HM: There are more than 900 million people who can speak Urdu and/or Hindi, collectively making it the third biggest language after English and Mandarin. Can India and Pakistan work together to promote this language? It is basically the same language with two standard registers.
PH: Impossible, at least in the foreseeable future. The notion that Urdu equals Muslim and Hindi equals Hindu has never gone away. Both countries are ‘purifying’ their languages, with Hindi becoming more Sanskritised and Urdu becoming more Arabic/Persian. But it’s really the influx of English words – often unnecessarily – that’s taking away from the classical beauty of both languages.
HM: Should the government stop patronising the spread of regional languages and focus only on Urdu for the sake of more social cohesion?
PH: The government doesn’t patronise these languages and looks upon them with suspicion and disdain. I think social cohesion will increase if peoples from Pakistan’s diverse regions feel that their language is respected. Local languages are associated with cultures that need preservation, protection, and propagation. Respect for local languages makes for happier societies; looking at strict functionality is not a good thing. A monoculture does not give sufficient space to people to express themselves.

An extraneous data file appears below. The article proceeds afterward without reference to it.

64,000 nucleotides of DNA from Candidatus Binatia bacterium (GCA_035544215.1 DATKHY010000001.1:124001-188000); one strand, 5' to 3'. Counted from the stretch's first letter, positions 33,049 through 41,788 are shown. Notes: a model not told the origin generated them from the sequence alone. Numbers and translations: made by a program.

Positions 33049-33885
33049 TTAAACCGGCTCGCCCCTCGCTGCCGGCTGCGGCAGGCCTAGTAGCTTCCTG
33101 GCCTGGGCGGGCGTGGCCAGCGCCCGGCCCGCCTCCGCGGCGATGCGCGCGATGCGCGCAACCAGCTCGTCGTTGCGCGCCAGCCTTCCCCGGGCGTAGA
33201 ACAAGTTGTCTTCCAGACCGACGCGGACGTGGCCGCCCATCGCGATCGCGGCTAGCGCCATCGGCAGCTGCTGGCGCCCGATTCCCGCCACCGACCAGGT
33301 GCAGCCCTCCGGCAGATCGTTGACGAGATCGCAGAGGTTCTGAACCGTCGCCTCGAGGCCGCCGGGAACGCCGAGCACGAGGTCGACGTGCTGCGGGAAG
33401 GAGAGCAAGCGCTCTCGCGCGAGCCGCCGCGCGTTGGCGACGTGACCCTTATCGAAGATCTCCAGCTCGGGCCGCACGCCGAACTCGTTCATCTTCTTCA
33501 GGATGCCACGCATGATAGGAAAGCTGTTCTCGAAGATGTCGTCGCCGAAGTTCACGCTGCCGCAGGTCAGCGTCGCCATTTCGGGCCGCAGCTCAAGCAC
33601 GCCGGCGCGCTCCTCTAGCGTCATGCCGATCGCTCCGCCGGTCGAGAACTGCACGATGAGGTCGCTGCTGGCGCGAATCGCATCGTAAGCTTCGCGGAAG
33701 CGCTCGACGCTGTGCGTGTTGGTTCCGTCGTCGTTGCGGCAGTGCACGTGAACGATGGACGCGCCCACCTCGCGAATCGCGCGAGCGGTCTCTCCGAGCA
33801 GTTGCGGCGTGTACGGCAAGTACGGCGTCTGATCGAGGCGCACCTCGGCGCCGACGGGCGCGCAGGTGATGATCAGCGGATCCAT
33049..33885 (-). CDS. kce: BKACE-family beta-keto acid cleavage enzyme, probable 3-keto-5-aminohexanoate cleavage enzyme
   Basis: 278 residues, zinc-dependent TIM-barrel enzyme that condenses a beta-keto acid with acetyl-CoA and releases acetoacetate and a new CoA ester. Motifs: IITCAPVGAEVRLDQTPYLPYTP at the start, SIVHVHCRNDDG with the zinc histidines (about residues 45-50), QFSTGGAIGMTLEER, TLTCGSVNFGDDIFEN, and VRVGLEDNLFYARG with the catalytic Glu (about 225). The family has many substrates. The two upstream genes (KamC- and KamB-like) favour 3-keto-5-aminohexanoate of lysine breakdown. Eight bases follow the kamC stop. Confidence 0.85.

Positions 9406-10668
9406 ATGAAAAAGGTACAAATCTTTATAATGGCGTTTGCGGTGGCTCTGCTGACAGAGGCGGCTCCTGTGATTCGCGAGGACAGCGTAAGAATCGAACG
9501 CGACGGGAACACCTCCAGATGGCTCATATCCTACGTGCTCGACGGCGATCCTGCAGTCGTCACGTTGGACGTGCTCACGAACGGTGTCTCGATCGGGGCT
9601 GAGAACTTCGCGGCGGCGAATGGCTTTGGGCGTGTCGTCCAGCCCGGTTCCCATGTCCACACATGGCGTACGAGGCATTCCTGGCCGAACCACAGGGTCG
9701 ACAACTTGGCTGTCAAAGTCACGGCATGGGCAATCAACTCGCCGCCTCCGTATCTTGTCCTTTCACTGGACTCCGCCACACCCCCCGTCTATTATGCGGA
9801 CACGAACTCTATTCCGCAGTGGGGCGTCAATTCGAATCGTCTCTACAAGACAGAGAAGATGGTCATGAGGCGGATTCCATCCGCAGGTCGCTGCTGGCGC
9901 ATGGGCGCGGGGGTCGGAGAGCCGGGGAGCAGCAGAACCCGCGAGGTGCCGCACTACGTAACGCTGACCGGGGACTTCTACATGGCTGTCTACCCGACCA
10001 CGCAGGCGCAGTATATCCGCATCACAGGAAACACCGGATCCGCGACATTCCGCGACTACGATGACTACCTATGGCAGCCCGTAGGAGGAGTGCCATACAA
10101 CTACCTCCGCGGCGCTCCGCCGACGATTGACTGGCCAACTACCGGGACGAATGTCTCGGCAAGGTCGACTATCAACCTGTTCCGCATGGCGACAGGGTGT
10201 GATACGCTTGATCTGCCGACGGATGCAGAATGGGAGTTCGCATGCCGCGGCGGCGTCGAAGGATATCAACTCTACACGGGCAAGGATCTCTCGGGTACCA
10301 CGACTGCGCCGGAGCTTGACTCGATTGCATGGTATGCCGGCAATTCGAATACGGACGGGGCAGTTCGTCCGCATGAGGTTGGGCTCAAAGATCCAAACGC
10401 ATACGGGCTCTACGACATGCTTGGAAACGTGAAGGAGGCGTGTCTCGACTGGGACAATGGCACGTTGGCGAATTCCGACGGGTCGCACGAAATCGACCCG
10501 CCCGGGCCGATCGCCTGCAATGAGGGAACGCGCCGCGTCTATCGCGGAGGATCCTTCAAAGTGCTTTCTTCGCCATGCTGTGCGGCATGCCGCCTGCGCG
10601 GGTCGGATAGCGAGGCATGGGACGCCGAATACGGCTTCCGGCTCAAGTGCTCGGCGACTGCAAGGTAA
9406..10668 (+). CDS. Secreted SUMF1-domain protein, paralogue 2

HM: English and Urdu-Hindi already dominates the northern Indian Subcontinent. So what’s the point of learning and preserving some regional languages?
PH: In 30-50 years from now, 99% of all serious intellectual work will certainly be in English, not in Urdu-Hindi. But local languages will stay valuable. They are key carriers of traditions that enrich human existence. Successful societies manage to strike a happy balance between modernity and cultural traditions. Pakistan should have Urdu, but also encourage the teaching of languages from every region.
HM: The anglicised Pakistani elites often have a very derogatory attitude towards Urdu speakers. Any comments?
PH: That was certainly true for my generation. I’m from Karachi Grammar School (KGS) which was – and is – a super-elite school. And so I know very well what you’re talking about. I can’t stand my former classmates anymore because of their disdain for those they see of lower social status. Today I see Aitchison kids too and they’re no different from what we were. But in today’s Pakistan even rich kids – exceptions excluded – can’t speak English well. Although they do try certain affectations and accents, eventually they break out into Urdu. So there’s an overall degeneration in the quality of spoken and written languages. However, the most unenlightened ones in Pakistan are the Urdu medium types who have been to madrassas. Let’s not make language the touchstone of enlightenment.
The views expressed by the writer and the reader comments do not necessarily reflect the views and policies of The Express Tribune.